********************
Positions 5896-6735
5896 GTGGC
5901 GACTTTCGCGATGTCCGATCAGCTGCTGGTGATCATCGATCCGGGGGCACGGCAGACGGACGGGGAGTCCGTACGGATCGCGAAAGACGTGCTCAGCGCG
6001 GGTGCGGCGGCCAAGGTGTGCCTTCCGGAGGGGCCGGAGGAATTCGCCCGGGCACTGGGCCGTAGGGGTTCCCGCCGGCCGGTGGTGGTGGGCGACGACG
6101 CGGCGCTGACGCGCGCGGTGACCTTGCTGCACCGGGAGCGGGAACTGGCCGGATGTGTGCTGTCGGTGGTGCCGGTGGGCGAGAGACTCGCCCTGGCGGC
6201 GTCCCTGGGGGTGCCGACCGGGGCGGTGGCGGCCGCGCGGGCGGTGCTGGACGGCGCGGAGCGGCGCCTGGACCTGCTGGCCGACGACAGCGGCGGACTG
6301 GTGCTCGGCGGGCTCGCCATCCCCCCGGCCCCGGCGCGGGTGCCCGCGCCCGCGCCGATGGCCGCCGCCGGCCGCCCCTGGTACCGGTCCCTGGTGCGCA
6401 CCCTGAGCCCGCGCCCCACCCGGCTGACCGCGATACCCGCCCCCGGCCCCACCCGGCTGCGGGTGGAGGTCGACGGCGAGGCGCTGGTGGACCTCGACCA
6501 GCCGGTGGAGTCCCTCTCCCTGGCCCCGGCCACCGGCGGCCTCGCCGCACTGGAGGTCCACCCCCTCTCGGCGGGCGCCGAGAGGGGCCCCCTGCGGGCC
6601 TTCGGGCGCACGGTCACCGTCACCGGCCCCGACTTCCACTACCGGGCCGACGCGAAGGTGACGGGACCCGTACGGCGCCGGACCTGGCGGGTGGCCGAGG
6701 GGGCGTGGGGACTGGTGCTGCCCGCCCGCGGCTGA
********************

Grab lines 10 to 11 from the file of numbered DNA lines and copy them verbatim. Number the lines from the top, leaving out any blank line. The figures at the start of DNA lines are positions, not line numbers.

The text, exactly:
6601 TTCGGGCGCACGGTCACCGTCACCGGCCCCGACTTCCACTACCGGGCCGACGCGAAGGTGACGGGACCCGTACGGCGCCGGACCTGGCGGGTGGCCGAGG
6701 GGGCGTGGGGACTGGTGCTGCCCGCCCGCGGCTGA